These tests, along with the cat check, are about all that I can think of trying for the code you have. Like I said before, I'm not the most experienced on this stuff. I've owned my SVT for only a year and a half. I invite the mods and senior members to challenge my ideas and share new ones. I am glad to share what I know and enjoy learning stuff along the way. It's all part of my obsession -- Contour Love. Posted Image

#15 SVTDEMON

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Posted 07 June 2010 - 06:55 PM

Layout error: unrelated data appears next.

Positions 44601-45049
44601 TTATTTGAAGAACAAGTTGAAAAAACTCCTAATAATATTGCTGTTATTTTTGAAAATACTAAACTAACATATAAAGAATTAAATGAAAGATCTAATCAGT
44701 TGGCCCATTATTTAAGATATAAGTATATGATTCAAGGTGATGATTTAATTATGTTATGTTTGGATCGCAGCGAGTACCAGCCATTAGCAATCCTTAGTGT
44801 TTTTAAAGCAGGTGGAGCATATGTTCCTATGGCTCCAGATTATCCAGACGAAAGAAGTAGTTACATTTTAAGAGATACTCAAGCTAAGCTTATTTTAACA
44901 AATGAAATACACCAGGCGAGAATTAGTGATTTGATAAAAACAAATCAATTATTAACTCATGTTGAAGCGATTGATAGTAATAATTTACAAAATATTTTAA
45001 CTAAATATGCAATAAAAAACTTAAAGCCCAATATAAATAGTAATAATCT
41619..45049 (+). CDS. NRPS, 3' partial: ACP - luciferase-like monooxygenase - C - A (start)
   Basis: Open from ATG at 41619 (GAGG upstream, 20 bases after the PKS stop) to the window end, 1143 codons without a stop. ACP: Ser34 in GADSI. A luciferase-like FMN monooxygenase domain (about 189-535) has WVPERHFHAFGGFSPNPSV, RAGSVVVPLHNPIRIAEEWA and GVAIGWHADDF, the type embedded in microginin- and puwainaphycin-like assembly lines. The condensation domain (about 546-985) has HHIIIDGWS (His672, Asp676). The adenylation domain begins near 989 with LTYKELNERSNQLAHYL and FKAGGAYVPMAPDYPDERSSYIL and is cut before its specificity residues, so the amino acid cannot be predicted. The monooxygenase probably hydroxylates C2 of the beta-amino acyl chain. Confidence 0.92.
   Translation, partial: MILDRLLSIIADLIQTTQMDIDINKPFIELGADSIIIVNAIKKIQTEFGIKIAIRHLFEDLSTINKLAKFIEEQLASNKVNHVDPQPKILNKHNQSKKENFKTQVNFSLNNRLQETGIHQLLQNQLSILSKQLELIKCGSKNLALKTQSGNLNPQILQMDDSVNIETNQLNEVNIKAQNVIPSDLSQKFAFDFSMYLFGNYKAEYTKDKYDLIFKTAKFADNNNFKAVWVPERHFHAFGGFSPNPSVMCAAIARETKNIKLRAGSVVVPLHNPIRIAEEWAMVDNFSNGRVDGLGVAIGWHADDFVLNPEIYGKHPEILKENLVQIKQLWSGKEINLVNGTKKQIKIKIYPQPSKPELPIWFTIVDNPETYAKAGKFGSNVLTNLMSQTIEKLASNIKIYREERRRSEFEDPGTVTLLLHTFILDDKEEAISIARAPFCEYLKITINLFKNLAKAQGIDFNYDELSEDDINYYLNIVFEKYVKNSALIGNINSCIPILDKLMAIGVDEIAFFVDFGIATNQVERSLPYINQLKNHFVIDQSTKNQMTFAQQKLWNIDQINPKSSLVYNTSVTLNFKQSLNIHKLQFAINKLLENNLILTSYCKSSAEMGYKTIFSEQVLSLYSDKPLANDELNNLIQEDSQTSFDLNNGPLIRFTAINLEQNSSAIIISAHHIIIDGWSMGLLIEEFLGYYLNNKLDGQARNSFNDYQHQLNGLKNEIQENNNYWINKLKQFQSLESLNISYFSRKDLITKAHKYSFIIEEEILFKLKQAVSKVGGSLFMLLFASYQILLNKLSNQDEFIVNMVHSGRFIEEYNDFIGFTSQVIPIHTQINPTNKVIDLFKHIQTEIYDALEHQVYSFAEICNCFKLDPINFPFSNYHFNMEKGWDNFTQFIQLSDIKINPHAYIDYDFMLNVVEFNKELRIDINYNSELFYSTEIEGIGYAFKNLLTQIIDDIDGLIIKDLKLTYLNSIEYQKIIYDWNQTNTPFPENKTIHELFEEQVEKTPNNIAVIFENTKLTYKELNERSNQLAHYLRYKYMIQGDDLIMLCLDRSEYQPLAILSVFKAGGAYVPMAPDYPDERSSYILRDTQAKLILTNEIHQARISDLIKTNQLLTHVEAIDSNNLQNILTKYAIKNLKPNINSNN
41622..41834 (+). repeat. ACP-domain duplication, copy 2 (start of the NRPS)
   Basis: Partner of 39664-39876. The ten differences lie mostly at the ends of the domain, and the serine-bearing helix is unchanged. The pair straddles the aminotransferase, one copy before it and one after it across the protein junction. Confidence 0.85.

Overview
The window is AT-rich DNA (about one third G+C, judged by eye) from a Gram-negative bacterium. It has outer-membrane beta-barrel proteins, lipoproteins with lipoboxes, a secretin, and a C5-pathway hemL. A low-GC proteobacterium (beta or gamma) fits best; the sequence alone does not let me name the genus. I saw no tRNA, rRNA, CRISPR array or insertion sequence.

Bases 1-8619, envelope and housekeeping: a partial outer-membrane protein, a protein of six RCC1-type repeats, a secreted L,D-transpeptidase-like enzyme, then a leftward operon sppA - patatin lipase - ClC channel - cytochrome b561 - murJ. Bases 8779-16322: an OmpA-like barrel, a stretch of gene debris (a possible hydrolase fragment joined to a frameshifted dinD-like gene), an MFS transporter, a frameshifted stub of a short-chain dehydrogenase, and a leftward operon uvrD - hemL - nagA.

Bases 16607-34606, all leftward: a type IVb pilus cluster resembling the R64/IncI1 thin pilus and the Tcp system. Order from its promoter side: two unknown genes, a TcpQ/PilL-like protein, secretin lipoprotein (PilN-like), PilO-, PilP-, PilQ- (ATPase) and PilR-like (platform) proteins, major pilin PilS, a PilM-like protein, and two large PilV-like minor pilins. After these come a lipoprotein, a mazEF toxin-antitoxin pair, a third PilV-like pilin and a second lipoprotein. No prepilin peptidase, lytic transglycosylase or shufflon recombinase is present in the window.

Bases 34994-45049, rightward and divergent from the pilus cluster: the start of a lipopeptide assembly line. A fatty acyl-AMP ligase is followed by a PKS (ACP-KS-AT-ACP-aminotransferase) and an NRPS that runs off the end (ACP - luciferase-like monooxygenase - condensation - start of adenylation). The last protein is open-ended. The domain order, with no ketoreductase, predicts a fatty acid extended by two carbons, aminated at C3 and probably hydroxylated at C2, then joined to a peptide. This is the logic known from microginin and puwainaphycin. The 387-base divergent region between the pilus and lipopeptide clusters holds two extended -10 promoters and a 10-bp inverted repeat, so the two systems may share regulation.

Well, your engine bay looks pretty clean, as I expected. But the picture is a bit too blurry to highlight anything in detail. Take a good close look at the picture in the thread I linked for you in my last post. Start the engine and let it idle while you do the following test. You'll basically have to "grope" the various fittings to find any leaks. The line I marked in yellow is the brake booster line. It is fairly short and simple so it should be easy to check that one. The one marked in red is the primary systems vacuum line, and this one gets a little more complicated. For both lines, start at the connection to the manifold and work your way back. The line marked in red splits out into three smaller lines at the back of the motor. Many of these lines have elbows or connectors that are known to crack. (My leak was in an elbow on the line which is color coded orange in my car, that feeds the EVAP Solenoid Valve. Most cars this age no longer have the colored lines, but instead have generic black hoses as a replacement.) Most of the elbows are near where the line marked in red in the picture splits into three. Some of them connect to the black device just to the left of that (as pictured), the thing with the top that looks like a cap. That's the EGR Vacuum Regulator Solenoid Valve, or EVR for short. A line comes back out of the EVR and heads to the EGR Valve. The EGR Valve is the UFO-looking silver thing with a vacuum hose connected into the top, just to the right (behind the word "main" in the picture). Another line goes to the Fuel Pressure Regulator which is basically near the very center of the engine. Yet another line runs to the HVAC controls at the firewall.